Ahoy, Neighbor! What It’s Really Like Living in a Floating Home—From Boating to Dinner to Strange Animal Visitors

If the water is calling and you can’t resist, you might consider trading in your ho-hum, land-based house for a floating home.

Floating homes, which get their name from being built upon wooden, concrete, or steel “floats,” are a popular lifestyle choice in several coastal U.S. cities. Unlike houseboats—which they’re often confused for—floating homes are semipermanent and moored in communities that are highly regulated

But what is life like in a home that is literally on the water? We spoke with several experts who have experience buying, selling, and living in floating houses.realtor_logo

Here are the eight biggest takeaways to consider before you dive into this unique way of living.

Ahoy, Neighbor! What It’s Really Like Living in a Floating Home—From Boating to Dinner to Strange Animal Visitors

Get ready to socialize

One of the first things to know about floating-home living is that you’ll likely join a tight-knit group of neighbors.

“Hands down, it’s the community of people that makes living on a floating home so special,” says real estate broker and floating-home owner Amy Sedgwick, of Floating Homes Portland. “With floating homes, we all park in the lot and walk down the ramp, so there’s plenty of social interaction.”

As living on the water is so unusual, people tend to know one another more intimately and even make themselves available to lend a helping hand.

“If someone isn’t feeling well, there are any number of volunteers to walk their dog or stop at the store for them,” says Sedgwick. “We also enjoy yearly moorage parties and an annual float race.”

Your commute will be unique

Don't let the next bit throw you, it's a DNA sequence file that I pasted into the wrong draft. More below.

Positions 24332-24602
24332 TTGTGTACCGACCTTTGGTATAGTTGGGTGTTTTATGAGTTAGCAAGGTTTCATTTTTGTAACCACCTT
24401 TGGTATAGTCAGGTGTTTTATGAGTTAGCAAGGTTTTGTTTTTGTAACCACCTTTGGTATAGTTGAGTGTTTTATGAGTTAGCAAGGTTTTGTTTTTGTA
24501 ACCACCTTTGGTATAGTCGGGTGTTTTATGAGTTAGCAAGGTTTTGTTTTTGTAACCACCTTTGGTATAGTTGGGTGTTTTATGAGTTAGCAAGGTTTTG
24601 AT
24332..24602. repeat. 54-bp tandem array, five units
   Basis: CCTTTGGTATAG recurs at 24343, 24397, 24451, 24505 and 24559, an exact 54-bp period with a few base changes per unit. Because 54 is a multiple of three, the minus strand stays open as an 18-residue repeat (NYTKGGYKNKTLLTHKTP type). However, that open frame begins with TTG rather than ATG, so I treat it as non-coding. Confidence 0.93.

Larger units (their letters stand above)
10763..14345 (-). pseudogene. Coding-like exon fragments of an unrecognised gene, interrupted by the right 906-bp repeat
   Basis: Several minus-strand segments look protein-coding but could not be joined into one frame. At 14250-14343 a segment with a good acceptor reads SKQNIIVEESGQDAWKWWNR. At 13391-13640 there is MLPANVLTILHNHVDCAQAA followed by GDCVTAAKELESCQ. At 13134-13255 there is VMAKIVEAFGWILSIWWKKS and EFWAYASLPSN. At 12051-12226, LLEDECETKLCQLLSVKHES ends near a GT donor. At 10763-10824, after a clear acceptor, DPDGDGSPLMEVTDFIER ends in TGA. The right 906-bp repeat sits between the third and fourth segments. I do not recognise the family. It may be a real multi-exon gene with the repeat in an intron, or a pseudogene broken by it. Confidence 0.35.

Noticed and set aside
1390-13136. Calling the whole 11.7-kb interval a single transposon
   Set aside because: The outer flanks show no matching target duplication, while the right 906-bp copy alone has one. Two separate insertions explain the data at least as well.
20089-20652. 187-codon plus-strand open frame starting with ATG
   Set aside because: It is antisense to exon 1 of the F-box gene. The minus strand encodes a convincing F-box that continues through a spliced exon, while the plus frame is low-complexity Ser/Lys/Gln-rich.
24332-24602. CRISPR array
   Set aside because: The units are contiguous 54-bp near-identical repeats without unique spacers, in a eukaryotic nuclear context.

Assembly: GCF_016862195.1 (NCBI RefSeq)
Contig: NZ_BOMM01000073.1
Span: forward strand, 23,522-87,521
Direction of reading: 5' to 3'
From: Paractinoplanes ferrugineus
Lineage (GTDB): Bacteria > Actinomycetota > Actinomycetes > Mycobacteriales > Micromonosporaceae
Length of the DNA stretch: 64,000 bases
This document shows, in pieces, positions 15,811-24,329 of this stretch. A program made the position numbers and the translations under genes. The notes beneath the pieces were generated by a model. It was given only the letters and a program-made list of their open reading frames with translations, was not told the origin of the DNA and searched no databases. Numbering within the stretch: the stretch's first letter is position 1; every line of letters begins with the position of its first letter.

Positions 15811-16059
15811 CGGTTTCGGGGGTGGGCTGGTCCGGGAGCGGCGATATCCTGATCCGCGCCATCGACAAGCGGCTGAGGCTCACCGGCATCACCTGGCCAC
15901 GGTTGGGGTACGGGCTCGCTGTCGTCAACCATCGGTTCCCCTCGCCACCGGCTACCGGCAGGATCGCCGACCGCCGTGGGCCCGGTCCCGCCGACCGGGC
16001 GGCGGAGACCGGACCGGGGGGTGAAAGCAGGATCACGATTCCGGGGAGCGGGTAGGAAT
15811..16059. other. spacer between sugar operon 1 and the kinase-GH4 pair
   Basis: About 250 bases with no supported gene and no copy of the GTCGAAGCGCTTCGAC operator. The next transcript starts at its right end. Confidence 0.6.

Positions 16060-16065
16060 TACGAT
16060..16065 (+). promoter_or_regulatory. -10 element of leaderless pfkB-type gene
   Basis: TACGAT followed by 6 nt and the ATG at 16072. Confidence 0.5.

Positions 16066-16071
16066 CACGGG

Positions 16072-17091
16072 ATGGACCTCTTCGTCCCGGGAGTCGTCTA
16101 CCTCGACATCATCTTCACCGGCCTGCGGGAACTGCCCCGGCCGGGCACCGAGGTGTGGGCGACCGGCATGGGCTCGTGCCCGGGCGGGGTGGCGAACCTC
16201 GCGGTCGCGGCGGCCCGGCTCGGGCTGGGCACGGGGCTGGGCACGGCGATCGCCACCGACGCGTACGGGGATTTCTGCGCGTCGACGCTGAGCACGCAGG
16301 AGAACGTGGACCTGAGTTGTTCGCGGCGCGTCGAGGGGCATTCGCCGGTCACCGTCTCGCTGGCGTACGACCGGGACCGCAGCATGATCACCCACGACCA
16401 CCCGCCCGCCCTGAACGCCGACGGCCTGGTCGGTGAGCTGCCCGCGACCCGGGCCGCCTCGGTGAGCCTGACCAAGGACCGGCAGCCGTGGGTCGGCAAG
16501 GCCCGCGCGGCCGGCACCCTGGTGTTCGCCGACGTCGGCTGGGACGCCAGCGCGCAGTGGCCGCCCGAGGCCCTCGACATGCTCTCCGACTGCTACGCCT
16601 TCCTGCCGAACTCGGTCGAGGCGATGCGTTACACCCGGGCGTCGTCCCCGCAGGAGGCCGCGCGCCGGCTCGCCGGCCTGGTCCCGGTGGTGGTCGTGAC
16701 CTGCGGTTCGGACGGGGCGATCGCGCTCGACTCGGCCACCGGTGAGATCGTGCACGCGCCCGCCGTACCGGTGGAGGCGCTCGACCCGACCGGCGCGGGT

Floating homes Seattle
Courtney Cooper Neese and her husband boat to dinner.

(Courtney Cooper Needs of Seattle Afloat)

Although floating homes have permanent docking sites, quite a bit of logistics and travel still happen on the water.

“When we moved from floating home to floating home, we moved by barge,” says Courtney Cooper Neese, floating-home owner and owner of Seattle Afloat in Seattle. “When our hot tub was delivered, it came by barge.”

Beyond the big events, some of your day-to-day travel might also occur on the water, especially since getting around that way is sometimes faster.

“We take our Cobalt 28 boat to dinner,” says Cooper Neese.

You’ll have a ‘sense of calm’

Floating homes Seattle
Views of the Seattle skyline from Cooper Neese’s floating-home community

(Courtney Cooper Needs of Seattle Afloat)

We also repeatedly heard from those living the floating-home life that it offers a unique connection to nature.

“Floating-home dwellers are surprised by the physical calm that comes over them as they return home at the end of the day,” says Portland-based real estate broker and floating-home dweller Karla Divine. “Floating-home residents often find their inner artist in sunset and sunrise photography, the random sea lion tossing a salmon into the air, or an osprey returning to rebuild its nest.”

Divine has also enjoyed seeing other wildlife from her floating home, including beavers, hummingbirds, gulls, ducks, and even bald eagles.

You’ll drop stuff—off the side of your home